The vote in Nepal is the first of its kind since the Himalayan nation became a federal republic in 2008.
On Sunday, the first day of a two-day election phase, voters in the nation’s northern region were casting their ballots for national and provincial assemblies, with many hoping the results would usher in political stability and bring closure to the country’s decade-long post-civil war transition.
Read more: Nepal holds first local election in 20 years
Polls opened at 7 a.m. local time (0115 UTC), remaining open until 5 p.m. local time. The second phase of voting in the southern regions and the capital, Kathmandu, was scheduled for December 7, after which all votes are to be counted. Results are expected in the days following the second phase.
Over both dates, some 15.4 million eligible voters will select representatives for 275 seats in the federal parliament and 550 seats in seven provincial assemblies.
The parliamentary vote is also the first under Nepal’s new constitution, which was implemented in 2015. Nepalese cast ballots in 2008 and 2013 for constitutional assemblies, but these were largely focused on implementing the new constitution.
Long-awaited political stability?
The last parliamentary elections were held 18 years ago amid a 10-year-long civil war between the ruling monarchical government and Maoist rebels. The war ended in 2006 but short-lived government formations persisted. Many Nepalese and international observers have expressed hope that Sunday’s vote will finally usher in the political and economic stability that has eluded Nepal.
The major political players in Sunday’s election include the ruling Nepali Congress, an economically liberal centrist party, and a communist alliance of the Maoist Center party and the Unified Marxist-Leninist Party (UML), currently the largest opposition party. A close outcome has been predicted.
Some analysts believe that the communist alliance will make it difficult for parties to attain parliamentary majorities. Nepal’s communist alliances have also struggled with shifting alliances and political infighting over the past years.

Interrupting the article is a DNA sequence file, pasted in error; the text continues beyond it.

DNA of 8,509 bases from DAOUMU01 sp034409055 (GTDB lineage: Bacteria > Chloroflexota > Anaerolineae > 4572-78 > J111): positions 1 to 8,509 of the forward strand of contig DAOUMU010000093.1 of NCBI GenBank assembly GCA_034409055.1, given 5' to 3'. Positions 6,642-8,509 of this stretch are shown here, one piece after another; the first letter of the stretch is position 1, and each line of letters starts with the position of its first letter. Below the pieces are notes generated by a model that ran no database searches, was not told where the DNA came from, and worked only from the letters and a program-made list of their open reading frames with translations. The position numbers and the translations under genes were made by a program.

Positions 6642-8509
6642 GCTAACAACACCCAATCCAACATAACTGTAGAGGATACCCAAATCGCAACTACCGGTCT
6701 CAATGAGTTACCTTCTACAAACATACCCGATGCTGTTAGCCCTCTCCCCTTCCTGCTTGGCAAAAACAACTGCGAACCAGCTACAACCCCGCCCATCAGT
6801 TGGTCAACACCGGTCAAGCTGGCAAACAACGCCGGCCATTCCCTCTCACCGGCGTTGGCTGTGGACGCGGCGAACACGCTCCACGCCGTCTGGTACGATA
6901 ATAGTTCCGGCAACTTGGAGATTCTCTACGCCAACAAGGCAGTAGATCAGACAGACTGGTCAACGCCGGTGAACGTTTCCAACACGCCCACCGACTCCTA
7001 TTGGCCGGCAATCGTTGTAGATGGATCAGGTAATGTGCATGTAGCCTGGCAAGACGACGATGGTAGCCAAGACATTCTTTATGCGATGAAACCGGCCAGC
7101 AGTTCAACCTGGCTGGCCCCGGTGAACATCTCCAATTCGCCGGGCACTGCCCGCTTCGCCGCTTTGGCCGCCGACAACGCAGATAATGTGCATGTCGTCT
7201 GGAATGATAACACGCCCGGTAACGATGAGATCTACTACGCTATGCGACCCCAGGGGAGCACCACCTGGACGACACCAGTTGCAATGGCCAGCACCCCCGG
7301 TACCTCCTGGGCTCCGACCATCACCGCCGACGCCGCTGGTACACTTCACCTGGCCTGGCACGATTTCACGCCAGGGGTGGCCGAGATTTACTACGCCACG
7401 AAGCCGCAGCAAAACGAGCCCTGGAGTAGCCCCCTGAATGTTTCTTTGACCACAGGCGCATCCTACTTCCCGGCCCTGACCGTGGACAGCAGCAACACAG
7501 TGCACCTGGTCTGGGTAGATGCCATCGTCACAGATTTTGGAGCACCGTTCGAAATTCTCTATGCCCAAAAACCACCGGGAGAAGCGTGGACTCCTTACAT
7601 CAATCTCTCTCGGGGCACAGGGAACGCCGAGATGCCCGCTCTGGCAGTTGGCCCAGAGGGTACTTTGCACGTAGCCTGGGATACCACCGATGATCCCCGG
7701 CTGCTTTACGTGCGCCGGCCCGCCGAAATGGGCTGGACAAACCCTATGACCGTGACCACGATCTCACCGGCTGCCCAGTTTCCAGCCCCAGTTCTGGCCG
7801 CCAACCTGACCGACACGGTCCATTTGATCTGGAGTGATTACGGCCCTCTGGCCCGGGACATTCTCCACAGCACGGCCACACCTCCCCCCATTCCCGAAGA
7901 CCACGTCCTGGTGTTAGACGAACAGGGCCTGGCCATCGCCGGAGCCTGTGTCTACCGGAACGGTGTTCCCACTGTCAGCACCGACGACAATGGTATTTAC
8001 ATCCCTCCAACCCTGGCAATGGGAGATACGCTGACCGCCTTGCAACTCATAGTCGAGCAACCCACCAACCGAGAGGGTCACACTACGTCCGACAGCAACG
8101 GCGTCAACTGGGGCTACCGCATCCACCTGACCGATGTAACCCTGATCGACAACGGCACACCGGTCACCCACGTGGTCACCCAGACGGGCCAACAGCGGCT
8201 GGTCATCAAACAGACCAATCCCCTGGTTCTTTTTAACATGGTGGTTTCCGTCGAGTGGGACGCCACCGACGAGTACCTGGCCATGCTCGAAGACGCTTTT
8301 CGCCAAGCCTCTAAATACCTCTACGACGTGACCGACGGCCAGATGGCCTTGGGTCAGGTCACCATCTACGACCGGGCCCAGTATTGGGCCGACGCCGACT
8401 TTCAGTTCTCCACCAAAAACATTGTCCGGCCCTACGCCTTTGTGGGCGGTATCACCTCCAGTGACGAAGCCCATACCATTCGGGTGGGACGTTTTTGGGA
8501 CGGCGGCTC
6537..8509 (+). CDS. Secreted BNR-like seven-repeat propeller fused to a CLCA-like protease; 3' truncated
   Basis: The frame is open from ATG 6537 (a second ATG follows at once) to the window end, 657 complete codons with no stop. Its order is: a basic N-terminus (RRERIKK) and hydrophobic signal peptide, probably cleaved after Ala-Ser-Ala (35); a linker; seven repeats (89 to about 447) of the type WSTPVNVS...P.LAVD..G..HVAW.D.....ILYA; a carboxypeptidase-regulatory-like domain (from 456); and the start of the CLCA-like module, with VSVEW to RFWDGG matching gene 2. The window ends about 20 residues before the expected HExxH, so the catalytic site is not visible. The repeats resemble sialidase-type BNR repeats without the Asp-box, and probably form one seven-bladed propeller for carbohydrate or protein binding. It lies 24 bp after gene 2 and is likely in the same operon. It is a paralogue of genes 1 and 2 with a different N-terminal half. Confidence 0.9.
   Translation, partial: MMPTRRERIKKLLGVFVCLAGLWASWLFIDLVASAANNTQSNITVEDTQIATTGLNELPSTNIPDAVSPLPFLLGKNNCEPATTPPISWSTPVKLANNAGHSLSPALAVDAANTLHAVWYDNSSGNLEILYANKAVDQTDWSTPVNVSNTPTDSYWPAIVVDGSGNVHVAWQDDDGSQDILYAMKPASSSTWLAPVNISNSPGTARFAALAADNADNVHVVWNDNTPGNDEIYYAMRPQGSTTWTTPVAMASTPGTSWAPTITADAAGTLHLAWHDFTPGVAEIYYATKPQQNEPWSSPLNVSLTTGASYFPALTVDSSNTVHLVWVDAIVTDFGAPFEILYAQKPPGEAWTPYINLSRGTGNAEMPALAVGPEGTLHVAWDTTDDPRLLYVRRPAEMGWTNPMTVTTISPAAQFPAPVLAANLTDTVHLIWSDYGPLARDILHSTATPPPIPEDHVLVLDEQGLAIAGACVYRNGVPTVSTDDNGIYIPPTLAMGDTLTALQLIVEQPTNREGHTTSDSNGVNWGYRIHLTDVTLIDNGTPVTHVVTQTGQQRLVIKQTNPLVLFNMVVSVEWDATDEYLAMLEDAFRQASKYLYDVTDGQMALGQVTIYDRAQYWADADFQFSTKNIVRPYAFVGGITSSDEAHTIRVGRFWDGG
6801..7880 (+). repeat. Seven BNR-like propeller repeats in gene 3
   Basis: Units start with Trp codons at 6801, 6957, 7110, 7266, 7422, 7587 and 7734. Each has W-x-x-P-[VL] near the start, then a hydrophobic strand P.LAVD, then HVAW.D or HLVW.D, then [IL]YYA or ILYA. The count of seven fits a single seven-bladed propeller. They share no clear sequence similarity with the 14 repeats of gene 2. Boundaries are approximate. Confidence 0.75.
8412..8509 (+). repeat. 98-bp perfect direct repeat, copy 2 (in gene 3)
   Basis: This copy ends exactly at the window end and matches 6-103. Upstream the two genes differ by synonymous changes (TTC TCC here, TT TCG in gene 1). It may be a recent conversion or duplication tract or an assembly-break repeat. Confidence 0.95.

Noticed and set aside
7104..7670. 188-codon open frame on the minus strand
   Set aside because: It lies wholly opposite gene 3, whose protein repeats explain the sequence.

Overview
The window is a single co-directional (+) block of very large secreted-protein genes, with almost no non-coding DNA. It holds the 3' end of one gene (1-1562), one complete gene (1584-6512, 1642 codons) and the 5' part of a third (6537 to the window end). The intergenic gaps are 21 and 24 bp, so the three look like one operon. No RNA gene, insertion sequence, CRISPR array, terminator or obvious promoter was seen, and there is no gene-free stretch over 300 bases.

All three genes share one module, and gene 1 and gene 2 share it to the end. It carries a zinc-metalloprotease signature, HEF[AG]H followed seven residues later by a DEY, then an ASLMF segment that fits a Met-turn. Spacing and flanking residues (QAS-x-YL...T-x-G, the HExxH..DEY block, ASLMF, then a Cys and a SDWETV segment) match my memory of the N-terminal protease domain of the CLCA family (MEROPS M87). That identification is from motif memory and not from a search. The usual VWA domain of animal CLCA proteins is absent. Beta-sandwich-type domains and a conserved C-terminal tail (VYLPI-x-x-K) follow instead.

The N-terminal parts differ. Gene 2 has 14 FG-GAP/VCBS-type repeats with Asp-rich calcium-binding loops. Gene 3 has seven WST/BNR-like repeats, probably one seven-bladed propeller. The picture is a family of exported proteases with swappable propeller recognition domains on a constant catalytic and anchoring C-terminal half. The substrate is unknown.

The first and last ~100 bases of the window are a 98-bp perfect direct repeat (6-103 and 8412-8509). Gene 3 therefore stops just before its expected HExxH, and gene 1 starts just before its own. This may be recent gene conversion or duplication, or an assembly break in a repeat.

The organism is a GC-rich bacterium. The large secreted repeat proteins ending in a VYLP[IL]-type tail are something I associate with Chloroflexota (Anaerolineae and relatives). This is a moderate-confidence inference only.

The leader of the Maoist Center party, Pushpa Kamal Dahal, previously aligned himself with the Nepali Congress party in 2016 in order to become prime minister. He stepped down from office earlier this year as part of a prearranged deal. Despite the election alliance with the UML, his Maoist party is currently the junior coalition partner of the ruling Nepali Congress.
Pushpa Kamal Dahal, known as “Prachanda” (“the fierce one”), stepped down from office as planned in May 2017
Violence at the campaign’s end
However, the final days of campaigning were marked by violence against political candidates as an alliance of left-wing Marxist parties was threatened by split-off communist groups.
Violent attacks during the political campaign further testified to political instability within the political left.
On Monday police arrested four members of the Communist Party of Nepal (Maoist), a radical breakaway group of the Maoist Center party, in connection with a bomb at an election rally. Various members of the UML party have also been targeted by explosions over the past weeks.
Hundreds of thousands of security officers have been deployed to guard polling stations.
Election campaigns were marred by bomb attacks. Above, a communist alliance candidate and his supporters make their way through Kathmandu’s streets
Turning towards China or India?
The outcome of Nepal’s elections could affect the country’s foreign policy significantly. Tucked between China and India, Nepal has seen both of its neighbors pushing to invest in the mountainous country.
The current government under the Nepali Congress is considered to be pro-India, whereas the UML favors Chinese investment. The communist party has announced that should it take power, it would hand a hydroelectric project worth $2.5 billion (€2.1 billion) back to China — a project the Nepali Congress had canceled.
The Madhesi minority
The outcome could also influence the domestic situation of the ethnic minority Madhesis, a diverse group of people who live in Nepal’s southern lowland region. They would like a stronger voice within the political system, which they feel discriminates against them. Seven Madhesi parties are campaigning as a political bloc.
The Nepali Congress has promised to amend the constitution to further include Madhesis, if the party wins the vote to remain in power.
Nepal is hoping for stability and economic growth after decades of political turmoil and a devastating earthquake
Other key election campaign issues include economic development, job creation, and investment in education, infrastructure and health care.
Over the past 27 years, Nepal has had 25 governments, none of which have completed a full term since the country’s restoration of a multiparty system in 1990. The country signed a peace treaty in 2006, ending its 10-year-long civil war that killed more than 19,000 people.
Additionally, in 2015, Nepal was hit by a devastating earthquake that killed over 9,000 people.
(EFE, dpa, Reuters)